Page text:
How is your retirement planning going? If you’re like nearly half of American families, you have between nothing and $1,000 saved away for retirement. Part of the problem is not knowing where to fit retirement savings into the budget, especially for families living from paycheck to paycheck. The other part is knowing what to do in order to invest that money wisely.
Obviously, the first thing that most people need to deal with, before starting their retirement investment, is getting their budget in line, so that they’ll have money to invest in their retirement. Our free budget planning tool can help with this.
But then comes the big question; should you invest in insurance or equities for your retirement? Basically, all retirement plans fall into one of these two camps. You are either saving your money, through insurance company products or you are buying equities, with the idea that their value will grow. But how to decide which is best for you?
Let me clarify what I’m talking about here, so you’ll have a better understanding. When we’re talking about insurance, there are a number of different products that insurance companies sell, presenting them to their potential customers as part of their retirement savings. These various products include:
For the moment, it doesn’t matter what the difference between these various insurance products are. Just know that if you have one, it is a vehicle to help you save for retirement (arguably the EIUL). They are all sold to the customer (you) with the idea that you make payments into the fund or policy and then when you reach retirement age, the insurance company pays you a certain amount of money each month.
In the equities camp, we actually see a wider group of options, including:
Generally speaking, we’re talking about the stock market here, with all its various permeations. Unless you are an investment professional or you have a background in finance, chances are that you don’t really understand the complexity of the market. That’s why most people who invest in equities as part of their retirement package invest in mutual funds, trusting in investment professionals to manage their investment and make their money grow.
To compare the two of these general categories, we need to look at the pros and cons of each of them. We’re not going to get into the detail of comparing stocks and bonds with each other, but rather just look at the differences between the two groups (Insurance and Equities).
While there are always exceptions when we generalize, within the insurance camp (annuities included), you can find the following benefits:
Equities can have the following benefits:
As with everything in life, the positives have to be weighted in contrast to the negatives. Both insurance and equities have their downside, areas in which they do not provide you with the best investment opportunities. The negatives of insurance include:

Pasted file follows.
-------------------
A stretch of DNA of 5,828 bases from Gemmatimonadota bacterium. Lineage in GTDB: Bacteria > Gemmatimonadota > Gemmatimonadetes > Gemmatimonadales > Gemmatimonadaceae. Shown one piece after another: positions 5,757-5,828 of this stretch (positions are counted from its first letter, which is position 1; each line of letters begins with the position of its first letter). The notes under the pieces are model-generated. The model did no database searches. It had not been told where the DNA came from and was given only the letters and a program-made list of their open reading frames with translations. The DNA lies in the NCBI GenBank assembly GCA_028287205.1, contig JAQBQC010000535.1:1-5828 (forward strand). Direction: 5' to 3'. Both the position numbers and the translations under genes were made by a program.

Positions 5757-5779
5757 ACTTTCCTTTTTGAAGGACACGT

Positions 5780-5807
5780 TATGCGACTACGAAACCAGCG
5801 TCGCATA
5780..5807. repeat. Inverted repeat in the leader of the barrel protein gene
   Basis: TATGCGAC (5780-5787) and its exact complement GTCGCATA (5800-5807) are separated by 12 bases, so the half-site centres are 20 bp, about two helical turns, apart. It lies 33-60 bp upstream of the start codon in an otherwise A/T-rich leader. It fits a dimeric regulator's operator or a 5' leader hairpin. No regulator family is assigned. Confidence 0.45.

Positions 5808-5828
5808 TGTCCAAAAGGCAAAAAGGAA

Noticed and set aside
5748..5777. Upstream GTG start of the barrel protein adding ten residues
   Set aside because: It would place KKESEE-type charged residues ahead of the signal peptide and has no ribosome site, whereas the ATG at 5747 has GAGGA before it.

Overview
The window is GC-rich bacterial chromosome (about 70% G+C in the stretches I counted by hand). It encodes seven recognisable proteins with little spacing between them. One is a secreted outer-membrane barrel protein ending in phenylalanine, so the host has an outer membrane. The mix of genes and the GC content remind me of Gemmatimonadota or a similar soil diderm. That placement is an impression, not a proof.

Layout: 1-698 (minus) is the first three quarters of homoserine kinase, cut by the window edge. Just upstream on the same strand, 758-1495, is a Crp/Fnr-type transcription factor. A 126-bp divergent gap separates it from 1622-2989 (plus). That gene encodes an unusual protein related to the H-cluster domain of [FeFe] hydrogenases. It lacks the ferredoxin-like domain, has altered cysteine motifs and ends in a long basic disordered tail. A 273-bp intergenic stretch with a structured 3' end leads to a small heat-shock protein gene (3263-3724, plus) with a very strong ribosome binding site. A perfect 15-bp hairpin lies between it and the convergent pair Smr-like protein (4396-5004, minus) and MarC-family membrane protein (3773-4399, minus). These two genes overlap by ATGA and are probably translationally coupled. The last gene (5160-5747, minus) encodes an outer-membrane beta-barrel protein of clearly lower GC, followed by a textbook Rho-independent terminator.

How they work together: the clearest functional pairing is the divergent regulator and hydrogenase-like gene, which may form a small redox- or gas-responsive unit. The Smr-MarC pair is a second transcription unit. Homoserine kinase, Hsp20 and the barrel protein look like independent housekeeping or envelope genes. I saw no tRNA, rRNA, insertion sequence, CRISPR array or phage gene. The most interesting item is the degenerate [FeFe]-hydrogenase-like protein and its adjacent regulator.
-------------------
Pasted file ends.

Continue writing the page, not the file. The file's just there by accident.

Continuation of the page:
The disadvantages of equities, as compared to insurance, are almost exact opposites, showing the biggest difference between the two camps:
In many ways, we can say that the advantages and disadvantages of insurance and equities are polar opposites. Insurance is a much safer investment option, with guaranteed retirement income. But there is generally less opportunity growth. Equities, on the other hand, provide a much greater opportunity for your investments to grow, with a lower overhead cost, but at a much higher risk.
Each individual needs to decide for themselves what will work best for them. Some of us are by nature more cautious with our money and less likely to take risks. For those people, insurance provides security. Others, who are willing to take a risk, for the potential of higher gain, would lean more towards the equity camp.
However, none of us should put all of our investment eggs in one basket. Any sound investment plan requires diversity. In this case, some of your retirement savings should go into insurance, providing you with a stable, secure income, while the rest should go into equities, providing you with a greater profit potential. By splitting your investment dollars in this manner, you provide yourself with a combination of security and the potential for higher retirement income. The combination possibilities are near limitless and can have a huge impact on the final impact of the outcome in retirement (but that's another post).
The other thing that splitting your investment dollar does is limit your losses. Even if you were to lose everything you invested in equities, you would still have the insurance and the income from that. While that might not be as much as it would have been had you only done the insurance, you have to remember that there is also as much potential to gain off of that investment, as there is to lose.
With the greater potential for earnings that the equities provide, a measure of risk is justifiable. You can mitigate that risk to some extent, by carefully selecting equities which provide some stability and slow growth. For retirement savings, slow growth over the long term is better than fast growth, without security.
Where do you have your money now? Is it at risk or is it safe? Is it providing enough growth to meet your retirement needs? How are you maximizing your potential profits, while still retaining some degree of security? Give us your feedback!
All the best,
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